🦈 How To Make A Deal With A Shark

🦈 How To Make A Deal With A Shark

Shark Tank - The reality TV show for entrepreneurs.

I’ll admit, I’m a die-hard fan myself. I’ve just finished watching season 15 when I began to wonder…

Is there a pattern in why some get no deals, while others have Sharks fighting to give them thousands?

Obviously, the product they sell is a big factor.

But after some thought, I realized that it doesn’t matter how great a product is or how many sales they have….

A Shark ultimately decides if they will invest because of one thing…The pitch.

So if you want to get better at writing copy, have more investors, or plan to be on season 16 of Shark Tank…

This one’s for you.

  • 🪝 The Bait ‘N Hook

  • 💰 Facts Tell, But Stories Sell

  • 🩸What Not To Do In A Shark Tank

Read Time: 5 min 11 sec

🪝 The Bait ‘N Hook

After watching countless seasons of Shark Tank and researching different pitches for 4+ hours this weekend…

I’ve broken down the most successful pitches into 3 parts.

(Sucess meaning at least 2 Sharks went for a deal)

Part #1 - The bait and hook

Sharks spend all day listening to entrepreneurs beg them for money.

So I found that the most successful pitches all do one thing very well…

Their first few sentences are bold enough to catch the Sharks off guard and prove they are worth paying attention to.

Sabri Suby (Australian Shark) gives this formula for opening lines:

A Hook = A Big And Specific Claim + Social Proof

In Season 15, Contor Cube made a deal with 4 Sharks and walked away with $375K in funding for 30% equity.

This was their opening line:

Your copy needs to grab buyers by the eyeballs and make them think your product is the most important thing in the room.

More on this:

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💰 Facts Tell, But Stories Sell

“If you cannot tell the story and put your prospective customer into the narrative of our financial products you will fail… Oh and you better be able to get your story out in less than 90 seconds or you can pack your bags.” - Kevin O'Leary (Shark)

Part #2 - Your Story

58% of entrepreneurs who received at least one yes deal gave a story about how their brand started and how they landed on Shark Tank.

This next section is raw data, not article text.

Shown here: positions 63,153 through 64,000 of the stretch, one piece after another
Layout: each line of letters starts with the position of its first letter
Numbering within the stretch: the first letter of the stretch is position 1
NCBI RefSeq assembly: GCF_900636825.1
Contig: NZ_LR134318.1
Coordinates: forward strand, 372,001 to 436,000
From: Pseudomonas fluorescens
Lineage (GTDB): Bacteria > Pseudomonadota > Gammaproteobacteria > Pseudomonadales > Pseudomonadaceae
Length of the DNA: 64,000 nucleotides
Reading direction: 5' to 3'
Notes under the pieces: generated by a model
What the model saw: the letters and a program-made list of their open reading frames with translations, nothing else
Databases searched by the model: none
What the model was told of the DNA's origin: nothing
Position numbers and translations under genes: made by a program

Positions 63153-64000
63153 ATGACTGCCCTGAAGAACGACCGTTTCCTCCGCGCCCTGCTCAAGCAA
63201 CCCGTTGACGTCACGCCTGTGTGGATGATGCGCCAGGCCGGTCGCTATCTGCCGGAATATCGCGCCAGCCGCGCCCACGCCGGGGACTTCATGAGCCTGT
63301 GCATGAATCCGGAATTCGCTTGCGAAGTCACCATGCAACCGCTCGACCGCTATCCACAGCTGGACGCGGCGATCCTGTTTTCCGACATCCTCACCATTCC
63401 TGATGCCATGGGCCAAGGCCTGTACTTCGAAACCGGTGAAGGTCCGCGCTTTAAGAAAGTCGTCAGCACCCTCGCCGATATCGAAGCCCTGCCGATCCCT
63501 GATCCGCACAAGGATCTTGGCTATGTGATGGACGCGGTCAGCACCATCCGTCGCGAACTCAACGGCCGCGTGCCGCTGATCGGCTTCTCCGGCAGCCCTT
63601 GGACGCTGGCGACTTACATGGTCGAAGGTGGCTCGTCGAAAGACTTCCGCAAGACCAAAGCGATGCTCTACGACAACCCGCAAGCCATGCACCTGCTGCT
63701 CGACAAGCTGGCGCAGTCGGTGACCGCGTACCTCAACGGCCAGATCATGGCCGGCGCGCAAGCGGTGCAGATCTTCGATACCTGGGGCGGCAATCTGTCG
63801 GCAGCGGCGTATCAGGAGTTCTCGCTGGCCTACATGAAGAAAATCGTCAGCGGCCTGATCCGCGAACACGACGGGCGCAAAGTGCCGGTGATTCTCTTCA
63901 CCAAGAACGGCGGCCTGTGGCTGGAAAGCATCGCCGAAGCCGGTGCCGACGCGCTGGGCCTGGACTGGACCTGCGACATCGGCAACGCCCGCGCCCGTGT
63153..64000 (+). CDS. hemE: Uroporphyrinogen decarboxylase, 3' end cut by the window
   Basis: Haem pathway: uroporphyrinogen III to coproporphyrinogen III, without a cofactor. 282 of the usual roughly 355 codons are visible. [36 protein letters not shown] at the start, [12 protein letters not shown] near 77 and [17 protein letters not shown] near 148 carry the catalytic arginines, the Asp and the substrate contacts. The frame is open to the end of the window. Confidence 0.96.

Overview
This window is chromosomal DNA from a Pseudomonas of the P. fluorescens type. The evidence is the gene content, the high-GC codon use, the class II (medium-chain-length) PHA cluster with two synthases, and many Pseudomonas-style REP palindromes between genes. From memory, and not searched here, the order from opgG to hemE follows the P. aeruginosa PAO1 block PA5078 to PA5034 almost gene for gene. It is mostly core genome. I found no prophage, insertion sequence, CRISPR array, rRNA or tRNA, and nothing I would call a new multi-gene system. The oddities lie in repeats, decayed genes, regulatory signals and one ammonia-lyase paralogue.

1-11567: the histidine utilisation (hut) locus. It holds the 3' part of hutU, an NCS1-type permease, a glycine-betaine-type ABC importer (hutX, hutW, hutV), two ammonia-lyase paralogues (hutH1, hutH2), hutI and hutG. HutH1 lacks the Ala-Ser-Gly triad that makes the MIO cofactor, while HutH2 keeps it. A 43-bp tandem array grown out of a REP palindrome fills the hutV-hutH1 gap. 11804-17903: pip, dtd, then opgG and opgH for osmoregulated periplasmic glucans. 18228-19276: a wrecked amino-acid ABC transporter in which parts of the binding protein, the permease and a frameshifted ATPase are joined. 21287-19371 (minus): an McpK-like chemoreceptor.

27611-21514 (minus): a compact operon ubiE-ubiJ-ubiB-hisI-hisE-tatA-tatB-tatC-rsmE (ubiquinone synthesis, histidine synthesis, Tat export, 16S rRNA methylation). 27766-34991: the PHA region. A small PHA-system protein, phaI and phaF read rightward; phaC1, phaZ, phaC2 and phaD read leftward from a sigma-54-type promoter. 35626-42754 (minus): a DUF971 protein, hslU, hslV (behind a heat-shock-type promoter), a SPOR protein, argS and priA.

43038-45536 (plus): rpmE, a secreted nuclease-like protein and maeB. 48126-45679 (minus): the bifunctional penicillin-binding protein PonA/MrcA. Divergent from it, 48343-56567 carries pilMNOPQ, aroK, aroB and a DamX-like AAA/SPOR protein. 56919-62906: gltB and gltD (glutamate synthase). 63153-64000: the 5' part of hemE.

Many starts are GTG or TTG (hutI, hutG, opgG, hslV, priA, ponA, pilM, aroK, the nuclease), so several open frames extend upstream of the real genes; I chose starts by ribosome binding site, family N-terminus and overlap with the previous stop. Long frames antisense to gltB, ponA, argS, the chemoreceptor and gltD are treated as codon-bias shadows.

The best stories do two things:

  1. Show a market gap that their business fills. This is some variation of “I struggled with X so I created Y.

  2. Emotionally appeal to at least one of the Sharks

In season 6 the founder of Kronos Golf told his story about leaving his fiance in Japan to pursue his dream.

He said that he quit his ‘safe’ consulting job to pursue his dream, and now worked relentlessly to make his business work so that he could afford to bring her to America.

Robert Herjavec (Shark) said that he would not normally invest in this type of business AND that he would not see an immediate return.

But he invested anyway because he saw the founder’s drive for success based on his story.

Facts tell, but stories sell.

When writing copy, you must tell a story that puts your buyer in your shoes.

Speak to them in a way that shows you understand their story, and give them a reason to align their goals with yours.

Part #3 - The Demonstration

This is the part of the pitch where the Sharks get to try out the product.

(AKA my favorite part)

I’d say the best demonstration happened during season 3 with Kisstixx where 2 Sharks kissed to test the product.

Kistixx hit all 3 goals of a demonstration:

  • Engaging

  • Memorable

  • Hit multiple pain points

By the end, Kisstixx made a deal with Mark Cuban for $200,000, and 40% equity.

The lesson is simple - Don’t tell readers what you can do for them. Sell them on the end result.

More on this:

🩸What Not To Do In A Shark Tank

Just like there is a clear formula on what to do to get a yes, there are also a few clear nos.

Here are 3 faults most no-deals made that also apply to copy:

#1 - Use phantom numbers

Over 70% of deals that relied on ‘projected’ or ‘estimated’ numbers without proof of sales were no deals.

Some entrepreneurs went to Shark Tank with only an idea and a million-dollar ask. Almost all of which were turned down.

Don’t rely on what you think will happen. Sell based on what you can prove and have already done.

PS - When you do have numbers, don’t lose your authority with simple mistakes. 64% of no deals had a math problem like miscalculations, overvaluations, etc.

#2 - Insult the buyer

Just like it never works out for an entrepreneur to insult a Shark… you should never insult your buyer.

Like this guy in season 3 when he called a Shark worthless for pulling out

You are their friend. You know what it’s like to be them. You understand that they’re struggling because you have too.

You can’t guilt people into buying. But you can inspire them to.

#3 - Talk too much

Whenever I finish writing, I always reread it while telling myself “How would I say this if I got $500 for every word removed?”

Every time I find a way to say something in fewer words. Sometimes I remove a whole paragraph.

Write your copy, cut the fluff, and give your offer.

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